Guided by this set of loose criteria, the Batter Buyer's Guide endeavors to isolate 2013's top NRI fantasy wild cards:
Finally given a chance at a starting job out of spring training last year in Detroit, Ryan Raburn (2B/OF, CLE) fell on his face and endured his worst season as a pro. But Raburn brings with him a track record of above average skills. From 2007 through 2011, he posted a PX of 135 or better in four of five years, while carrying Spd of 107+ in all seasons. Don't count on many SBs, but the power is real and at 32 years old, it's unlikely his poor 2012 was age-related. The Indians have some questions in their lineup, so Raburn's power and ability to play IF and OF gives him a fighting chance to earn a significant share of ABs.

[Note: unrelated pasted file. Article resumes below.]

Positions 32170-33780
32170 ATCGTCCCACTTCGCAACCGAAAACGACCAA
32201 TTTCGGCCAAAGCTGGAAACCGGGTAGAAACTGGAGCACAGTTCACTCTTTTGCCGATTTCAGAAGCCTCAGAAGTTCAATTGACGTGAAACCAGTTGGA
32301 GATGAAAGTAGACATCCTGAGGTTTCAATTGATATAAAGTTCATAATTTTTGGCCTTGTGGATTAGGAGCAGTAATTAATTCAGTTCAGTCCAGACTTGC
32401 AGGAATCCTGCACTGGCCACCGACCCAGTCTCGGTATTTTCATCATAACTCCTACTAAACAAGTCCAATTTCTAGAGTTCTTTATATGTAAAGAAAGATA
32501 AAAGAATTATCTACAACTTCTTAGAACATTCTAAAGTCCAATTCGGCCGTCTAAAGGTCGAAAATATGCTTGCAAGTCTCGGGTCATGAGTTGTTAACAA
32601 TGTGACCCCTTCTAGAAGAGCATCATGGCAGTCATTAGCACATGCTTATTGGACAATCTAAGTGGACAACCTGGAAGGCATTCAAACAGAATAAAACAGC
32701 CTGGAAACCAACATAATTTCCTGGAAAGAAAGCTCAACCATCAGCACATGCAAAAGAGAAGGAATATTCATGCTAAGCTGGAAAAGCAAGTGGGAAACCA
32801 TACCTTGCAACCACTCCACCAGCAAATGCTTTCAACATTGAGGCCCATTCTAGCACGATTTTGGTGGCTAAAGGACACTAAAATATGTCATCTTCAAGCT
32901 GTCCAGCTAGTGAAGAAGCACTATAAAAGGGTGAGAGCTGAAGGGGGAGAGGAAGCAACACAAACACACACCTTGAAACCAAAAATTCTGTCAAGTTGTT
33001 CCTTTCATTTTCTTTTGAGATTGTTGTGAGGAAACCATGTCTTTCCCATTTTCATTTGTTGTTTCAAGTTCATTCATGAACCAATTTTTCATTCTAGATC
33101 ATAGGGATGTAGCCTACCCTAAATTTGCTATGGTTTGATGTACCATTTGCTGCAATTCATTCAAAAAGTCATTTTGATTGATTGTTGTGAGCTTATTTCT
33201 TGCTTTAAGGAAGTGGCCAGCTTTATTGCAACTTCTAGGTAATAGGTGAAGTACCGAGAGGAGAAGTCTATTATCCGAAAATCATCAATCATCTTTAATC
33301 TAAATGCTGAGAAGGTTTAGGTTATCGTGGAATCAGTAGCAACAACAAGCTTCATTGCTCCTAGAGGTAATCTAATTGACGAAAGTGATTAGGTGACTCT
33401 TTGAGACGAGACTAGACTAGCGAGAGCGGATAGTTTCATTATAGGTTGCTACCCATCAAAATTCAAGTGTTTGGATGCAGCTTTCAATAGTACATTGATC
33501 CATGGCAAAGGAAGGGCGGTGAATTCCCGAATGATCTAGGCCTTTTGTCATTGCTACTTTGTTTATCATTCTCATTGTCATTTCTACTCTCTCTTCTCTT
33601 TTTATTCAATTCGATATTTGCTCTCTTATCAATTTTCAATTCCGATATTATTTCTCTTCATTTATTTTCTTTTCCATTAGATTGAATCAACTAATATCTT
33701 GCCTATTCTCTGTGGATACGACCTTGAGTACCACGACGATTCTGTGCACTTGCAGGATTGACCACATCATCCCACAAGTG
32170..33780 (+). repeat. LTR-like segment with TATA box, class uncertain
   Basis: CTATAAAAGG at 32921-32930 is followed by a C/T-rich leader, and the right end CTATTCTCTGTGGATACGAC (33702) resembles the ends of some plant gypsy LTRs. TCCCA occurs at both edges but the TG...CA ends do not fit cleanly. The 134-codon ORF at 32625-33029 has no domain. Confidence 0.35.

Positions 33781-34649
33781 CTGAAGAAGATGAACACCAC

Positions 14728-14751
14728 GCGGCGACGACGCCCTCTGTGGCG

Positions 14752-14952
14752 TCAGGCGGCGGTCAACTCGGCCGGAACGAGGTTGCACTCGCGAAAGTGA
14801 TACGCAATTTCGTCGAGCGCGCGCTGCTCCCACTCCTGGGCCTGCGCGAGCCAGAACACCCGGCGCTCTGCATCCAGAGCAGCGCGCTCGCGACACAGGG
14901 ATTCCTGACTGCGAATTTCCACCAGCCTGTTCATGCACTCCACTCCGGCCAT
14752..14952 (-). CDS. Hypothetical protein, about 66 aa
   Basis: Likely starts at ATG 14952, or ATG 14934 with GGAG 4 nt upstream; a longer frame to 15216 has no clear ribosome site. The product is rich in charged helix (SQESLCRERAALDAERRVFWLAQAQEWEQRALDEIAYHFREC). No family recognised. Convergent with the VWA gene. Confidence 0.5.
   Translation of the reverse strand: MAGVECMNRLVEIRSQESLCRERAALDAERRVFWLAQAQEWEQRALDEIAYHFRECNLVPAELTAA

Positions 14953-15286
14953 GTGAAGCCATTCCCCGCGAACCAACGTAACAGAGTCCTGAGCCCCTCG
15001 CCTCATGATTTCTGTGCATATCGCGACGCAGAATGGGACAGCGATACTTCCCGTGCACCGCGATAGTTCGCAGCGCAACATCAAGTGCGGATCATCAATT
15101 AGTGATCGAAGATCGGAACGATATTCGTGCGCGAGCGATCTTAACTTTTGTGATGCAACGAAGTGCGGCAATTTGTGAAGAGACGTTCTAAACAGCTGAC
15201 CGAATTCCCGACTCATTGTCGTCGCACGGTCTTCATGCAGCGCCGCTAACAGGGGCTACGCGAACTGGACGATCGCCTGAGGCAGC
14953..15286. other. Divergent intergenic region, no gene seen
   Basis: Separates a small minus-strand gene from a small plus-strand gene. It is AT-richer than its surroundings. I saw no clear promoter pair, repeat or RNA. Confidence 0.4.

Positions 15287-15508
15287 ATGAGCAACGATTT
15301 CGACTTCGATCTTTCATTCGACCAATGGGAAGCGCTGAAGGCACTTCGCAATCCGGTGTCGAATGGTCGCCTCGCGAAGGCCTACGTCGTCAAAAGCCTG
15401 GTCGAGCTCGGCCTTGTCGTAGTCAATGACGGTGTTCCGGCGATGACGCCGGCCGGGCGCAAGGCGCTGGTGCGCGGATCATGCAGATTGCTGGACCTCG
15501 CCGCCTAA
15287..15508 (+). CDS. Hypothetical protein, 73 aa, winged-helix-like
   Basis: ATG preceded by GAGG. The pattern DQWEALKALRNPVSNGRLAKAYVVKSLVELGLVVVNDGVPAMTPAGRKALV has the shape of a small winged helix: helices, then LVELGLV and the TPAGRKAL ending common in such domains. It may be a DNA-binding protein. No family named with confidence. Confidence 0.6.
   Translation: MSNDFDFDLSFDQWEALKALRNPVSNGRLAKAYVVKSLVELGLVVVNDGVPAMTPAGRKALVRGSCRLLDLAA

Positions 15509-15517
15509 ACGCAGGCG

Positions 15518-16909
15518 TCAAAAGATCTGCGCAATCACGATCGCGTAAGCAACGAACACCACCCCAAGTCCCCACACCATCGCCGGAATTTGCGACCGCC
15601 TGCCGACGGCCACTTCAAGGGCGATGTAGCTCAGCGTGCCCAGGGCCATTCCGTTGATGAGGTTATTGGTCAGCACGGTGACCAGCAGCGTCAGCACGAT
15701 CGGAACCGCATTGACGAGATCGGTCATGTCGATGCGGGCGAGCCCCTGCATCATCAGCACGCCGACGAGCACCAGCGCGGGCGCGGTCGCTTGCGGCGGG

When it comes to evaluating 34-year-old Miguel Olivo (C, CIN), owners must answer one question: Do the negatives (poor ct%, nonexistent bb%, age) overshadow the positives (solid PX and health)? If Olivo were playing anywhere but in Cincinnati then the answer might be "yes." But Great American Ball Park and its favorable power hitting environment (+43% RHB HR) is a perfect match for Olivo's lone remaining plus skill. The Reds have two other options at catcher, but an early Olivo power surge could lead to the Reds re-shuffling their depth chart.